The awkward small talk, the carefully made up façades, the dodging of any and every controversial question – the delights of dating and romance are a reality TV audiences’ current delicacy of choice. Instead of being swept off of our feet ourselves we sit perched on the couch with a takeaway meal for one ready to watch the exploits of someone’s quest for love laid bare. Now where’s the heart in that?
Australian television’s first taste of romance was the charming Farmer Wants A Wife, a show that delivered a bevy of beautiful women to the outback for the location-challenged men. You see Tinder just isn’t the same experience when you’re the only human within 200km. It was horrifically kitsch, the women were trotted out like show horses and shown the wonders of farm life. Awfully enough, often the show’s producers hadn’t vetted the women to ensure they would even consider moving rurally to be with their potential outback beau. Maximum heartbreak makes for ultimate reality television theatre.
The Bachelor / The Bachelorette have brought that much needed Hollywood glamour to Australian romance reality, the scent of candles constantly burning has brought about three seasons of The Bachelor with another on the way. The matchmaking team have recently been taking the rejects and giving them their very own show, we’ve seen Sam Frost go on to reclaim a suitor, Richie who found love and lost it and now we see Matty J return to our screens.
These TV Shows are the ultimate conversation starter, the water cooler chatter of TV network dreams.
Pushing these desperate lovesick fools so far out of their comfort zone they implode in a sea of champagne bubbles and Michael Buble croons. The final ceremony is a producer’s dream, engineered for amplified emotions and exaggerated exclusions. The setting mirrors Survivor’s tribal exile but instead of the tribe has spoken, the ladies watch on with dire eyes, desperate to feel a rose between their fingers.
We apparently are so eager to see these “real life” romance and love stories take place the gossip mags have taken to drone filming over the set’s. While filming the last Bachelor season with Richie Strahan, the Indonesian military was deployed to keep the true love under wraps. Is there not something horribly archaic about finding love in a meat market ritual of exhibition?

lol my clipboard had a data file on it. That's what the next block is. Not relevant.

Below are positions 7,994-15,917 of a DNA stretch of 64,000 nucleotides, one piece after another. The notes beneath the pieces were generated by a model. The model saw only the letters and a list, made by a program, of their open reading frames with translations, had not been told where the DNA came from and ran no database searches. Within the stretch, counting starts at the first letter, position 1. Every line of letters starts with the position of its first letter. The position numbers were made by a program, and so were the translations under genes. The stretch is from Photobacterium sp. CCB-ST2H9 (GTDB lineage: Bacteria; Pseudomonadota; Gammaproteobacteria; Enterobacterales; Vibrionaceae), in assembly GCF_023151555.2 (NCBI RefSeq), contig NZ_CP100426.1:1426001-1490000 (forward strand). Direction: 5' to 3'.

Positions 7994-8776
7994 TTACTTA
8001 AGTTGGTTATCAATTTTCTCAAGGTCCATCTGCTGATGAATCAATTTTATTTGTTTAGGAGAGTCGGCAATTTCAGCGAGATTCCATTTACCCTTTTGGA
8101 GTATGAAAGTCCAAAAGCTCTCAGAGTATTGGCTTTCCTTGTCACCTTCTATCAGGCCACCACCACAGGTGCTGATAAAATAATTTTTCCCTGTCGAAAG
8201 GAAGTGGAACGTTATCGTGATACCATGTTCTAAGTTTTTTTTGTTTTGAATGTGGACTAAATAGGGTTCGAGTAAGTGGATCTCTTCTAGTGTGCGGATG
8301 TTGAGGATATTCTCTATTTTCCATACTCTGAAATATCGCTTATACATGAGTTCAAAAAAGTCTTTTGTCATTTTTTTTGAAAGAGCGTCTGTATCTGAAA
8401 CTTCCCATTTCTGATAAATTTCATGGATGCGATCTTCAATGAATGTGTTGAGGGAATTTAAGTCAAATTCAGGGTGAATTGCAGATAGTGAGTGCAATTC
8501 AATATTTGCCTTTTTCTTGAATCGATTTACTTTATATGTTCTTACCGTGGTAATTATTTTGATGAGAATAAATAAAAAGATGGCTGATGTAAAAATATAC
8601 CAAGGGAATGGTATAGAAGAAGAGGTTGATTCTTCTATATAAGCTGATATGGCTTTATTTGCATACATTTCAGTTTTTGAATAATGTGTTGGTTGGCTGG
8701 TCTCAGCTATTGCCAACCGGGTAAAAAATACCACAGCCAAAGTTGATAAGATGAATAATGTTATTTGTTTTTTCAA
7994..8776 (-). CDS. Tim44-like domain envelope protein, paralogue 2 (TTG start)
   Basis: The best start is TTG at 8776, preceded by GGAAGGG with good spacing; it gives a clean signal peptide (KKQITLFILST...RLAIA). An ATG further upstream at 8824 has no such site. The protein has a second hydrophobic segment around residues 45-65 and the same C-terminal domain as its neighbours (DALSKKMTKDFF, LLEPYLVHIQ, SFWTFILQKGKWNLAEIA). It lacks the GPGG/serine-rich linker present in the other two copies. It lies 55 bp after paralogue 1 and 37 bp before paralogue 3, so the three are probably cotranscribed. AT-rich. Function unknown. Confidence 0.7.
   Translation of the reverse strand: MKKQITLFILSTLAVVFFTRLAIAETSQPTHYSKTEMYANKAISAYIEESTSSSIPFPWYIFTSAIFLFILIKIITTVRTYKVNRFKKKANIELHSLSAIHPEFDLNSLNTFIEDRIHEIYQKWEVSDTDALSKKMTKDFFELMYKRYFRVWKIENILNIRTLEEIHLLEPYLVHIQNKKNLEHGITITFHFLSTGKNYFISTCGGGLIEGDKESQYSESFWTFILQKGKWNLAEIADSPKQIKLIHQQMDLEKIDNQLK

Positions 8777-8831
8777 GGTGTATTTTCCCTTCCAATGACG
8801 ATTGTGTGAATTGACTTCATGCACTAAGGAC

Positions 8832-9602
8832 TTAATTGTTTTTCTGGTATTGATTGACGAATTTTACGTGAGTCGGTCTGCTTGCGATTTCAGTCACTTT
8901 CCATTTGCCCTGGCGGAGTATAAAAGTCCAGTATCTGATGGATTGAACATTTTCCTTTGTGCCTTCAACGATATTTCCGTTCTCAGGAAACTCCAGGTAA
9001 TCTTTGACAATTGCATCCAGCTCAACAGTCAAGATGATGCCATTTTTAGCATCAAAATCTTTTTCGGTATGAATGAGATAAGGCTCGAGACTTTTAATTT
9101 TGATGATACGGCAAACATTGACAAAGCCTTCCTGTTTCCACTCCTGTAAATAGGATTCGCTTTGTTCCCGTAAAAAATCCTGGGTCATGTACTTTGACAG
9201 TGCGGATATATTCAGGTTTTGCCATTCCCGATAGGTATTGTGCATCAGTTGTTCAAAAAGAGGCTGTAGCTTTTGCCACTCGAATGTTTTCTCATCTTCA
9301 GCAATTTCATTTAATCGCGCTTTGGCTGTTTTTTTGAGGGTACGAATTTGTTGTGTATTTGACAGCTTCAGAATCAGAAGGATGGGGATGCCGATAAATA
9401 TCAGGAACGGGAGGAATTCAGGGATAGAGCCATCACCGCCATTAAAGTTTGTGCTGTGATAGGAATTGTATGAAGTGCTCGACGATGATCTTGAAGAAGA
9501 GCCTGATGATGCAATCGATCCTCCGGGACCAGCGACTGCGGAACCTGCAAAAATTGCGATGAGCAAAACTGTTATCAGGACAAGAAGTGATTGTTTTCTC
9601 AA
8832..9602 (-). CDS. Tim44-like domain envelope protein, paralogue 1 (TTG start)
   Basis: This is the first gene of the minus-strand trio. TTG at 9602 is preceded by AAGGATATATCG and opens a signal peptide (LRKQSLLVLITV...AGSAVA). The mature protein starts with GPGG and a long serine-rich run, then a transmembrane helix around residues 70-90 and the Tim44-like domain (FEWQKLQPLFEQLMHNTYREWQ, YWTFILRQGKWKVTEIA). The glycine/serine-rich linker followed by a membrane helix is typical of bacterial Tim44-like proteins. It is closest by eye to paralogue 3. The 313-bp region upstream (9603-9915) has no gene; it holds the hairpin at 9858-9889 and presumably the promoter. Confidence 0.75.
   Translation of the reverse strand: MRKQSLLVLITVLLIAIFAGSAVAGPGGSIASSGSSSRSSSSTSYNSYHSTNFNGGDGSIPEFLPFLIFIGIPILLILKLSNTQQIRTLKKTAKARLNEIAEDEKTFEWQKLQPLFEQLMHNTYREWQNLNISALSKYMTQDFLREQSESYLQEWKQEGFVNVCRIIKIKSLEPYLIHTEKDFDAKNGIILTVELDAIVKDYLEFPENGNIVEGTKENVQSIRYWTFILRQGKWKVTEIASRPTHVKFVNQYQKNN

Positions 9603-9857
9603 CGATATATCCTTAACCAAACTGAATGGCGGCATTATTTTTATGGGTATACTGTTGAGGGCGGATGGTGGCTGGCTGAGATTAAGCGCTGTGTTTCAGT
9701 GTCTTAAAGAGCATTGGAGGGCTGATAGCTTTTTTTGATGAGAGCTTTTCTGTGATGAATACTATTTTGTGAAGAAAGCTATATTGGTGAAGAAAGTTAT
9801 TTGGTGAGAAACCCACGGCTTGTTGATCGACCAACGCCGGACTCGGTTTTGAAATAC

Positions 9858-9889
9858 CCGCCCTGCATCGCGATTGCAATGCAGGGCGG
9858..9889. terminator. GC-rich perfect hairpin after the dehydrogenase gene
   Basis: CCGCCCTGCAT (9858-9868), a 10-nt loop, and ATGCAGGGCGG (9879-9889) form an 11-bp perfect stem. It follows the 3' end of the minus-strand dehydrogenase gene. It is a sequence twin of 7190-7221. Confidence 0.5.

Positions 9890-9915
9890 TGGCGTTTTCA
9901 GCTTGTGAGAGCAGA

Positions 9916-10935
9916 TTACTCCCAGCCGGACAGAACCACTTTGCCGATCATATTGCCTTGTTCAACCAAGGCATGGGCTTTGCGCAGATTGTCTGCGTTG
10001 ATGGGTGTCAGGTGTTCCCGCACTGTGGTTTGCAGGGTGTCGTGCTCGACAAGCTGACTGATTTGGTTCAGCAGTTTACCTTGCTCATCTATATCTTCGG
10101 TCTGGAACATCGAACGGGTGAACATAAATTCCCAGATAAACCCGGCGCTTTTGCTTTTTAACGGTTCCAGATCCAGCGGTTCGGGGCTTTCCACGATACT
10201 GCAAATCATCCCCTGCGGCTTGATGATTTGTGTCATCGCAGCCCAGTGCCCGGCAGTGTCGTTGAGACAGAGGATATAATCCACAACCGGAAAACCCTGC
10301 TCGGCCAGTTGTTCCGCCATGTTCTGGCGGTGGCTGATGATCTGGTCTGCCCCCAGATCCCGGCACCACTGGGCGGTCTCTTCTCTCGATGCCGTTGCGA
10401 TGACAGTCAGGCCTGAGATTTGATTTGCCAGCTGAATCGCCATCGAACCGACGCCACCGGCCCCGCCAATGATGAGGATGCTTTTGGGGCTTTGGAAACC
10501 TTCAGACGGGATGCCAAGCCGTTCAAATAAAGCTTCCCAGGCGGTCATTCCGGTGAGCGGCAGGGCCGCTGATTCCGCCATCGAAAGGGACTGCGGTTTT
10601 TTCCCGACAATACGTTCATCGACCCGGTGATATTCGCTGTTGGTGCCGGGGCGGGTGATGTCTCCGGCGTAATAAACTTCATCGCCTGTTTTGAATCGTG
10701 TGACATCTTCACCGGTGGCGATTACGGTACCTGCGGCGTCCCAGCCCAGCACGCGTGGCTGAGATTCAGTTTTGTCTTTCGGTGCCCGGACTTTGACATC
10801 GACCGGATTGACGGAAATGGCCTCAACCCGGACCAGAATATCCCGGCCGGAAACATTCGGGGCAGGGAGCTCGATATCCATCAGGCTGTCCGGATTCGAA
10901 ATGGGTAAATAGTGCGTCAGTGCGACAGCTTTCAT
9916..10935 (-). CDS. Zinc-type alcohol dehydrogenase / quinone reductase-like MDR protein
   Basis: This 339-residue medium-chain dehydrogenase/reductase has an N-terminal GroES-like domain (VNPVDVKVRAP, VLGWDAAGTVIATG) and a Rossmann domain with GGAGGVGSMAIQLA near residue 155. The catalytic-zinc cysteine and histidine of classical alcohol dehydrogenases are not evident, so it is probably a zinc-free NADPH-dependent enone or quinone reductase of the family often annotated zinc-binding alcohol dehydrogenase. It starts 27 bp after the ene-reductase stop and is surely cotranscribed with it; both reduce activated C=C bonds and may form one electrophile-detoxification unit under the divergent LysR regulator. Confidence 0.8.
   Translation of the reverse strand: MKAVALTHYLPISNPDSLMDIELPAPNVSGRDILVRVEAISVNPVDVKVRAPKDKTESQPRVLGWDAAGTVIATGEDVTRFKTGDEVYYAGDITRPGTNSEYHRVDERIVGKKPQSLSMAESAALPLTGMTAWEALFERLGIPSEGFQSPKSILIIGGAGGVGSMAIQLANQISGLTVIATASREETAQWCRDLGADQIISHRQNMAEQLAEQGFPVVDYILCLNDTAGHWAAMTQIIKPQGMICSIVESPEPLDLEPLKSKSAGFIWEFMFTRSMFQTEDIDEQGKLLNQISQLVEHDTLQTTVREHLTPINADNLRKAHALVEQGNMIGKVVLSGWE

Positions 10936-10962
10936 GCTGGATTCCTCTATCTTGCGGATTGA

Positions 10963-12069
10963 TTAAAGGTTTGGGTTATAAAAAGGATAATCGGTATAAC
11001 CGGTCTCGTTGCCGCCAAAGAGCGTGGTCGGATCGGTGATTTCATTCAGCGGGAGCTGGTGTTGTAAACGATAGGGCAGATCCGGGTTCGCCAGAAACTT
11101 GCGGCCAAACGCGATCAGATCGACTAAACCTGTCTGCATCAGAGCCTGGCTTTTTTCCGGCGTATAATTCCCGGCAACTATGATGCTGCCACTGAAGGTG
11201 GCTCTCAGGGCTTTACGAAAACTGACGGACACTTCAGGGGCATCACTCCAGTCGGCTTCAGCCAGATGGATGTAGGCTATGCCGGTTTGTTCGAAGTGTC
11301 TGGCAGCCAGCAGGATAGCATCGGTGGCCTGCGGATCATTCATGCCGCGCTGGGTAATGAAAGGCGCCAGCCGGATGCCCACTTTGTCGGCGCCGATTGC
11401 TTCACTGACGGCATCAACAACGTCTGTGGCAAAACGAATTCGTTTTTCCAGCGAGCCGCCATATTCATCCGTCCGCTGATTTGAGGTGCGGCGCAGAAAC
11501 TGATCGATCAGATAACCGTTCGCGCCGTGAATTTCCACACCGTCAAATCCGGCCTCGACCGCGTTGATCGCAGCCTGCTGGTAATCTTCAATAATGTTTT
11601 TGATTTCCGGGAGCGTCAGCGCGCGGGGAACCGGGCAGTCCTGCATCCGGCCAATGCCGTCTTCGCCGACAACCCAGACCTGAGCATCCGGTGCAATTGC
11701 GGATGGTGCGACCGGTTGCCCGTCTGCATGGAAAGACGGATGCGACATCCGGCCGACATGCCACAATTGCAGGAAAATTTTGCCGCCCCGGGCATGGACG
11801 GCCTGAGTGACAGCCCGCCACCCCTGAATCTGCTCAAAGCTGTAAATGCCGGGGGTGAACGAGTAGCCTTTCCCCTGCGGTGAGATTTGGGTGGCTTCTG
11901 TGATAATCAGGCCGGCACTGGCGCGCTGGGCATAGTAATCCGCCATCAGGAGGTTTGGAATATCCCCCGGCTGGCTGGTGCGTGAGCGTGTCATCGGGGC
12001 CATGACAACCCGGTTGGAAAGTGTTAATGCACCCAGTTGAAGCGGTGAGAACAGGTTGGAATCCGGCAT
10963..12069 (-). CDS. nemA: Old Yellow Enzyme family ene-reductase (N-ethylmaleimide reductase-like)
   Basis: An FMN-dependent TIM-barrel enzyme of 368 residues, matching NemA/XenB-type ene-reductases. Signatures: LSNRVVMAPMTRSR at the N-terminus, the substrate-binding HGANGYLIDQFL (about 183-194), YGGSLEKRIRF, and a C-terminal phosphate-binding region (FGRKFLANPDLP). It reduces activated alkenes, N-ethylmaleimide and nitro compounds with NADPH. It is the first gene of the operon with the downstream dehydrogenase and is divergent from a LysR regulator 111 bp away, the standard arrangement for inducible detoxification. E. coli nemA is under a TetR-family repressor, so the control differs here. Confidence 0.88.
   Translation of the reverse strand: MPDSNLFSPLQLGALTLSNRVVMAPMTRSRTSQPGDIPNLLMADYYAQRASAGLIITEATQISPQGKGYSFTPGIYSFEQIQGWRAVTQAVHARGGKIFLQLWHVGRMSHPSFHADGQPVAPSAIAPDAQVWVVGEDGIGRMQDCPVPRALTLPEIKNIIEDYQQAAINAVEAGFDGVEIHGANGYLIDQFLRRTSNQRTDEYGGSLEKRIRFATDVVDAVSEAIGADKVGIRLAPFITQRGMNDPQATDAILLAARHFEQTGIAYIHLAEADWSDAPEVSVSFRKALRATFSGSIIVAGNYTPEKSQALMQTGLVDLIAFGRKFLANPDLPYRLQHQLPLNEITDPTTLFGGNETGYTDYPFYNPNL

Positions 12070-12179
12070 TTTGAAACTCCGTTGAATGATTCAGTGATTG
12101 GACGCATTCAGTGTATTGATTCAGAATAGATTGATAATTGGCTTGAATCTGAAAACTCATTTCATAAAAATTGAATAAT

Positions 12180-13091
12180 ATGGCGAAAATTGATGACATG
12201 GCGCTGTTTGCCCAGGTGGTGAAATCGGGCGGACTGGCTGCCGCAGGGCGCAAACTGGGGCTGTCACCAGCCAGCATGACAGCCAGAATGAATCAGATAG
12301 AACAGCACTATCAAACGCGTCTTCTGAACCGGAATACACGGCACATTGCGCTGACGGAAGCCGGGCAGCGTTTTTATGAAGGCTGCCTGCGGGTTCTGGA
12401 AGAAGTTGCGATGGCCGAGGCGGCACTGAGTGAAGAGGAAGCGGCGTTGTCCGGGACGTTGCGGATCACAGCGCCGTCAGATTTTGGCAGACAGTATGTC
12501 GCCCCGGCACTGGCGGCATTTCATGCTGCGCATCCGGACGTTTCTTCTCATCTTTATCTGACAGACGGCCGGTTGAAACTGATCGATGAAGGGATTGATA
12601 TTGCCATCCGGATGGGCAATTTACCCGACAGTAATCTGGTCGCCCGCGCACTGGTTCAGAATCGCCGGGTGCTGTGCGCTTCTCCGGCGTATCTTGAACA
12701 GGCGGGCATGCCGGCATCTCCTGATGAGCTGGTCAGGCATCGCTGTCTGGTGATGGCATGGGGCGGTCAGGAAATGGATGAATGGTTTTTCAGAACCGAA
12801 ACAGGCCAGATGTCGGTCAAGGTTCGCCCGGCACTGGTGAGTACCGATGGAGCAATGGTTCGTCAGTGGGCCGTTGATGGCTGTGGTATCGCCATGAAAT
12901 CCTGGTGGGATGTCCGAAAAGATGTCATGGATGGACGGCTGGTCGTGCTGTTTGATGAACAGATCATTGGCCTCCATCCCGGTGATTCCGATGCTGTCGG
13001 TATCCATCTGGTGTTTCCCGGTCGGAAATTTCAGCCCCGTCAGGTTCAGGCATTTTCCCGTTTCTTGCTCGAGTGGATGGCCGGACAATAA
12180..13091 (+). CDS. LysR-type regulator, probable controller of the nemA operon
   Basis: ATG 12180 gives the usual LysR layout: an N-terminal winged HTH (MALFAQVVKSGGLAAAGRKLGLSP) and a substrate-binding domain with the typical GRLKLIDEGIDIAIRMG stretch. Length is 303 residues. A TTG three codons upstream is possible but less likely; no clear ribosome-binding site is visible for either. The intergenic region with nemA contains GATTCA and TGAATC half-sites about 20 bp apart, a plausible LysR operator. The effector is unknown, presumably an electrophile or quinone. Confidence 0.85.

With new entries to the arena of romance reality springing up every week it seems like this is where the audience is. What’s left of the TV audience anyway. First Dates, Married at First Sight, Seven Year Switch and Kiss Bang Love are all loved up reality shows pushing couples to be and existing matrimonies to the very edge. Engineering the contestants, positioning them to compete for love and creating an environment of heightened stress may make for great TV but it does not provide a suitable state of mind to find a life partner. But a show about finding a casual fling just wouldn’t be as marketable, Tinder LIVE perhaps.
These TV Shows are the ultimate conversation starter, the water cooler chatter of TV network dreams. Tweets flood in, opinions overflow and people tune in ready to criticise. From show’s like Gogglebox, we mere couch dwellers believe our opinion is akin to television gold, witty, poignant and somewhat valued.
Where is the reality in a situation that could never take place in real life? In real life would you marry someone upon first sight no questions asked, switch your long term partner to spice up your relationship, or upon first kiss without uttering a single word take someone to the bedroom? Perhaps you would and in that case you lead a far more exhilarating life than I, my friend.
If you’re up to find true and everlasting love, click on through and apply for yourselves. It’s legit:
Image source: The Bachelor.